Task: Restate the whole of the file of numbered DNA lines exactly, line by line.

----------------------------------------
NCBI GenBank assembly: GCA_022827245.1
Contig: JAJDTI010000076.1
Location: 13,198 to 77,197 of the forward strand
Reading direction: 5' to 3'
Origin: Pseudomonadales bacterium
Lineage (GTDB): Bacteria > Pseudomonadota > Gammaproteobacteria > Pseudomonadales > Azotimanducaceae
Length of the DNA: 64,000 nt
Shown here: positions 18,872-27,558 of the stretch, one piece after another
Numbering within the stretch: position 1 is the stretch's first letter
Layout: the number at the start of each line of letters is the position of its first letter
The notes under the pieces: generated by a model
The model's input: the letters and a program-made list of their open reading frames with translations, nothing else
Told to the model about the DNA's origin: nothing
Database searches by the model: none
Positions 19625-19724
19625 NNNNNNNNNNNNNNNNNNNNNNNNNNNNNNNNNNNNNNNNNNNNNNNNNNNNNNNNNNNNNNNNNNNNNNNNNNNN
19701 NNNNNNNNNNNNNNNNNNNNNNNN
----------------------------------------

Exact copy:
NCBI GenBank assembly: GCA_022827245.1
Contig: JAJDTI010000076.1
Location: 13,198 to 77,197 of the forward strand
Reading direction: 5' to 3'
Origin: Pseudomonadales bacterium
Lineage (GTDB): Bacteria > Pseudomonadota > Gammaproteobacteria > Pseudomonadales > Azotimanducaceae
Length of the DNA: 64,000 nt
Shown here: positions 18,872-27,558 of the stretch, one piece after another
Numbering within the stretch: position 1 is the stretch's first letter
Layout: the number at the start of each line of letters is the position of its first letter
The notes under the pieces: generated by a model
The model's input: the letters and a program-made list of their open reading frames with translations, nothing else
Told to the model about the DNA's origin: nothing
Database searches by the model: none
Positions 19625-19724
19625 NNNNNNNNNNNNNNNNNNNNNNNNNNNNNNNNNNNNNNNNNNNNNNNNNNNNNNNNNNNNNNNNNNNNNNNNNNNN
19701 NNNNNNNNNNNNNNNNNNNNNNNN